Media Briefings

Radio Spectrum Auctions Not Always Won By The Most Efficient Firms

  • Published Date: December 2010

Auctions of the rights to use radio spectrum may not always deliver the best outcome for society, warns research by Professor Maarten Janssen and Dr Vladimir Karamychev, published in the December 2010 issue of the Economic Journal. With the prospect of a new round of mobile telecoms auctions starting next year, their study advises on which market conditions will lead to the most efficient firms winning the licences.

In many liberalisation or privatisation processes, governments eventually face the issue of how to select firms that will provide the formerly publicly provided service. One of the advantages of using auctions as a selection mechanism, so it is often thought, is that auctions select the most cost-efficient firms. The selection of efficient firms is good from the point of view of society as a whole since markets where active firms are cost-efficient typically yield the most efficient market outcomes.

An important market where auctions have been heavily used is the mobile telecommunications industry. Radio spectrum has been auctioned by authorities in the UK and many other countries around the globe since the mid-1990s. As licences for spectrum use typically last for between 12 and 20 years, and as new spectrum bands become available (the 800MHz frequencies, known as the ‘digital dividend’, but also 2.6 GHz frequencies), a new round of mobile telecoms auctions is scheduled from 2011.

Many regulators have argued for the use of auctions in this context to guarantee the selection of the most efficient firms. This study argues that auctions may select efficient firms but they do not always do so. The research describes market conditions where the selection of efficient firms is guaranteed and where it is not guaranteed.

In a monopoly context, where the regulator auctions off just one licence, the most cost-efficient firm will always win the auction. The main reason for this is that for given market conditions a firm with the lowest costs expects to make the highest profits, and therefore is also willing to make the highest bid in the auction and thus wins.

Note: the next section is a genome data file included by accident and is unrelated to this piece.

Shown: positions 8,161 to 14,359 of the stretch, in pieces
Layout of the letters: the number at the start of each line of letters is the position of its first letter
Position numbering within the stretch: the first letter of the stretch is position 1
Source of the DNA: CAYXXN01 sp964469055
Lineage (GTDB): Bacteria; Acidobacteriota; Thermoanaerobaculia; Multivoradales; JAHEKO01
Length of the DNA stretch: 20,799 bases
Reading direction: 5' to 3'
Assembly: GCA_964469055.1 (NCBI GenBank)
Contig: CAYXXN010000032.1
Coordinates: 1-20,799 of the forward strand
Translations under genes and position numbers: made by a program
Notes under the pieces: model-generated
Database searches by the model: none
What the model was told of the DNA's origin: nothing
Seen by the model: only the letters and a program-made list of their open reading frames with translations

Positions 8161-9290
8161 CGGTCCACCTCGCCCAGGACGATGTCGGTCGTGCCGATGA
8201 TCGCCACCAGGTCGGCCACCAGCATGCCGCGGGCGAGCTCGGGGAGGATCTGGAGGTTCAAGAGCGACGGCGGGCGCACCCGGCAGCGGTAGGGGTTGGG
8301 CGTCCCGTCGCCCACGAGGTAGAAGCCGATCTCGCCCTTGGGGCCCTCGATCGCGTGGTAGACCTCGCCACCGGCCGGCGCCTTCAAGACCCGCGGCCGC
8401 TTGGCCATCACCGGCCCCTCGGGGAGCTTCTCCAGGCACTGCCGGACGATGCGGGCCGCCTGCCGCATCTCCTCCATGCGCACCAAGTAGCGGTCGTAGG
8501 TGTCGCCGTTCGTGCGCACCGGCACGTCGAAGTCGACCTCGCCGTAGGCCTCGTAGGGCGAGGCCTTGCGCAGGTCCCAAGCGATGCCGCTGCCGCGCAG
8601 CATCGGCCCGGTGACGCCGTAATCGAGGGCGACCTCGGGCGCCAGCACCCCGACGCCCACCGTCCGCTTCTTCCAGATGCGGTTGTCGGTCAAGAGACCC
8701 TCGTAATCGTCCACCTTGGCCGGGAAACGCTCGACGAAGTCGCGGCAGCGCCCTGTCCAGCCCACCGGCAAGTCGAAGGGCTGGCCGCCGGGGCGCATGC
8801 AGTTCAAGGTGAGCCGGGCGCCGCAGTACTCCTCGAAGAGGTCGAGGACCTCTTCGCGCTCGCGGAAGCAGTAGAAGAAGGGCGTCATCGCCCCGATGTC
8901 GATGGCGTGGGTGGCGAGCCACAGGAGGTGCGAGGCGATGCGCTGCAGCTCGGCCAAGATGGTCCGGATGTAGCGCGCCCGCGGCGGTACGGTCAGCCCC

In a monopoly context, the most cost-efficient firm sets the lowest market price and therefore produces the service in such a way that it generates the highest welfare for consumers.

In the case of mobile telecoms markets, however, governments have relied on a combination of ‘competition for’ and ‘competition in’ the market. Competition in the market guarantees that the inefficiency of the market allocation due to the possible existence of market power is as small as possible. This is achieved by auction designs that stipulate that not all spectrum frequencies up for sale can be won by one firm.

Competition for the market guarantees that the government receives a financial return for the licences that is in line with their value. Efficient assignment of frequency spectrum implies that the most cost-efficient firms should win the available licences. But this study argues that when there are multiple licences awarded to multiple firms, auctions may not select the most cost-efficient firms.

The reason why the monopoly result does not carry over to the case where multiple licences are auctioned is that there is a strategic effect in oligopoly markets. The strategic effect originates from the fact that a firm’s profit in an oligopoly market depends on the cost-efficiency of all other competitors. Firms prefer not to compete with other cost-efficient firms as this will lower their profits.

Depending on the market conditions and the cost structure of the industry, the strategic effect can be so strong that auctions actually do not select the most efficient firms. The researchers show that this is more likely to happen when marginal cost is more responsive than average cost to the difference in efficiency between the firms.

Notes for editors: ‘Do Auctions Select Efficient Firms?’ by Maarten Janssen and Vladimir Karamychev is published in the December 2010 issue of the Economic Journal.

Maarten Janssen is at the University of Vienna. Vladimir Karamychev is at Erasmus University, Rotterdam.

For further information: contact Vladimir Karamychev on +31-(10)-408-2158 (secretary: +31-(10)-408-1441; email: karamychev@ese.eur.nl); or Romesh Vaitilingam on +44-7768-661095 (email: romesh@vaitilingam.com).